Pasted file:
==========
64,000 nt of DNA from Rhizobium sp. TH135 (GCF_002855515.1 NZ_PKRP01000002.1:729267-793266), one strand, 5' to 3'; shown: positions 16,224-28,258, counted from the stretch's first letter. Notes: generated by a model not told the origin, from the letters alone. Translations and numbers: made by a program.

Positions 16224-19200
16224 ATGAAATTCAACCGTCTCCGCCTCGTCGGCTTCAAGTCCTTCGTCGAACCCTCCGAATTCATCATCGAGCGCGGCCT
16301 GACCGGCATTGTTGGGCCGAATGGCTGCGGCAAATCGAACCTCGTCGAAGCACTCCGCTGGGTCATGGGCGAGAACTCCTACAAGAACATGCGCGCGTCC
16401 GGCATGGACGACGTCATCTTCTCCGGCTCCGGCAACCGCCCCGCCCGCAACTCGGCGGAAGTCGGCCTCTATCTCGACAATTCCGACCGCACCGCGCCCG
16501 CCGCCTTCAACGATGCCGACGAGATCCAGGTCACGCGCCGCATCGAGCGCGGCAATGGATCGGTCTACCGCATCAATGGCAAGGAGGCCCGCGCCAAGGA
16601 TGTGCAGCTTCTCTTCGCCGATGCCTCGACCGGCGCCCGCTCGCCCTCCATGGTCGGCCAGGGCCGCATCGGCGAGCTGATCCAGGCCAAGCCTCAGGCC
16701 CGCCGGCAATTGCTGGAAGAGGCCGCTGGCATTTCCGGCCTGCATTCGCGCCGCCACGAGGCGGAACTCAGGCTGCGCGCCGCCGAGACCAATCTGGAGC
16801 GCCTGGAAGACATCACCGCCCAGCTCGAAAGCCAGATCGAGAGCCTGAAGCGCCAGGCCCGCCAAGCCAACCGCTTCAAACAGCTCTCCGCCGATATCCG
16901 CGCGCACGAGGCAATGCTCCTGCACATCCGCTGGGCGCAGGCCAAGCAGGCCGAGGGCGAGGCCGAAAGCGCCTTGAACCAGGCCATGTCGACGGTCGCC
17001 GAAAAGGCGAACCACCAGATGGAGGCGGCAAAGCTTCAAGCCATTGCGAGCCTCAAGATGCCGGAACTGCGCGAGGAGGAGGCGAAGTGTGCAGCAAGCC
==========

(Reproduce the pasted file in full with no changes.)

64,000 nt of DNA from Rhizobium sp. TH135 (GCF_002855515.1 NZ_PKRP01000002.1:729267-793266), one strand, 5' to 3'; shown: positions 16,224-28,258, counted from the stretch's first letter. Notes: generated by a model not told the origin, from the letters alone. Translations and numbers: made by a program.

Positions 16224-19200
16224 ATGAAATTCAACCGTCTCCGCCTCGTCGGCTTCAAGTCCTTCGTCGAACCCTCCGAATTCATCATCGAGCGCGGCCT
16301 GACCGGCATTGTTGGGCCGAATGGCTGCGGCAAATCGAACCTCGTCGAAGCACTCCGCTGGGTCATGGGCGAGAACTCCTACAAGAACATGCGCGCGTCC
16401 GGCATGGACGACGTCATCTTCTCCGGCTCCGGCAACCGCCCCGCCCGCAACTCGGCGGAAGTCGGCCTCTATCTCGACAATTCCGACCGCACCGCGCCCG
16501 CCGCCTTCAACGATGCCGACGAGATCCAGGTCACGCGCCGCATCGAGCGCGGCAATGGATCGGTCTACCGCATCAATGGCAAGGAGGCCCGCGCCAAGGA
16601 TGTGCAGCTTCTCTTCGCCGATGCCTCGACCGGCGCCCGCTCGCCCTCCATGGTCGGCCAGGGCCGCATCGGCGAGCTGATCCAGGCCAAGCCTCAGGCC
16701 CGCCGGCAATTGCTGGAAGAGGCCGCTGGCATTTCCGGCCTGCATTCGCGCCGCCACGAGGCGGAACTCAGGCTGCGCGCCGCCGAGACCAATCTGGAGC
16801 GCCTGGAAGACATCACCGCCCAGCTCGAAAGCCAGATCGAGAGCCTGAAGCGCCAGGCCCGCCAAGCCAACCGCTTCAAACAGCTCTCCGCCGATATCCG
16901 CGCGCACGAGGCAATGCTCCTGCACATCCGCTGGGCGCAGGCCAAGCAGGCCGAGGGCGAGGCCGAAAGCGCCTTGAACCAGGCCATGTCGACGGTCGCC
17001 GAAAAGGCGAACCACCAGATGGAGGCGGCAAAGCTTCAAGCCATTGCGAGCCTCAAGATGCCGGAACTGCGCGAGGAGGAGGCGAAGTGTGCAGCAAGCC